What are the diagnostic considerations in CNS lupus?

Updated: May 04, 2021
  • Author: Pradeep C Bollu, MD; Chief Editor: Niranjan N Singh, MBBS, MD, DM, FAHS, FAANEM  more...
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Chronic organic encephalopathy may mimic degenerative dementia. In any patient with systemic lupus erythematosus (SLE) with slowly progressive cognitive loss, a search for other clinical evidence of SLE activity, electrolyte disturbance, medication effect, vitamin B-12 or thyroid deficiency, or opportunistic infection in the immunosuppressed patient, is indicated.

Mechanistic similarities between SLE and multiple sclerosis might have lead to the term lupoid sclerosis. Although, at times, neuro-SLE might mimic multiple sclerosis very closely, pathologic studies clearly show them to be very distinct disorders. [23]

Antiphospholipid syndrome was first described in association with SLE but also may occur independently. This should be searched for in patients with known to have SLE with neurologic complications, especially myelopathy or cerebrovascular events, whether embolic, thrombotic, or hemorrhagic. Concomitant SLE and antiphospholipid syndrome has been shown to increase the risk of nervous system involvement. [1]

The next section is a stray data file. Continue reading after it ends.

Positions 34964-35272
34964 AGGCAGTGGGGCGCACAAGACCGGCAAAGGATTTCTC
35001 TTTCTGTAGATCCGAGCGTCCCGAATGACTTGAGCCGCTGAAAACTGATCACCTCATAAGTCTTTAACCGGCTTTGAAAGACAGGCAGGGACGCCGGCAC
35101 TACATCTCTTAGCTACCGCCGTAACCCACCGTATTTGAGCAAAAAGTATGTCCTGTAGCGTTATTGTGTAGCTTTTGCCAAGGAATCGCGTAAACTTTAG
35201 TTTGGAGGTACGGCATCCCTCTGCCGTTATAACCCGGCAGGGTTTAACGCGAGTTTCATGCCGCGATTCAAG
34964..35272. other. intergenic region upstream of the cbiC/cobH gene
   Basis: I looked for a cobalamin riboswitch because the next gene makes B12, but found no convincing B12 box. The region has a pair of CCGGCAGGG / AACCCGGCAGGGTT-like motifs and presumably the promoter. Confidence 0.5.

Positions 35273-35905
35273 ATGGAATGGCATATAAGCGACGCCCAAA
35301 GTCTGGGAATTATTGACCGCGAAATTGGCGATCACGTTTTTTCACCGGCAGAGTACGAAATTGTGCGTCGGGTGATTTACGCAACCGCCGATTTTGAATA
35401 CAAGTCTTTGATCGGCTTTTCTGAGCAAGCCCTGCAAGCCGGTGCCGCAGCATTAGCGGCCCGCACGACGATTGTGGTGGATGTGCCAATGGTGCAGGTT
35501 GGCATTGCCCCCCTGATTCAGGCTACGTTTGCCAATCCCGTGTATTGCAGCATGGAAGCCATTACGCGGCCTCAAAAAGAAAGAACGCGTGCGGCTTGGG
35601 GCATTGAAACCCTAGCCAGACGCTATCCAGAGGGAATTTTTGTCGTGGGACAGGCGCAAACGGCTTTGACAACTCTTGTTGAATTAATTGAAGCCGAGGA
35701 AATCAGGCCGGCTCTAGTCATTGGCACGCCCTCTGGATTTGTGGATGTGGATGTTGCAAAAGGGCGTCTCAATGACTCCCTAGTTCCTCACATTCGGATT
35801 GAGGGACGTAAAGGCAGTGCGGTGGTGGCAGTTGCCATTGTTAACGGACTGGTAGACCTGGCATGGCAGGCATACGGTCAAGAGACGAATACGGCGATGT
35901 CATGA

Complement studies (C3, C4, CH50) may be useful to determine disease activity in patients known or thought to have SLE.

Other conditions that should be considered when evaluating a patient with suspected of central nervous system (CNS) lupus include neuromuscular diseases, aseptic meningitis, Devic syndrome, Lambert-Eaton myasthenic syndrome, abducens (cranial nerve VI) nerve palsy, granulomatous angiitis of the CNS, acute and chronic inflammatory demyelinating polyradiculoneuropathy.

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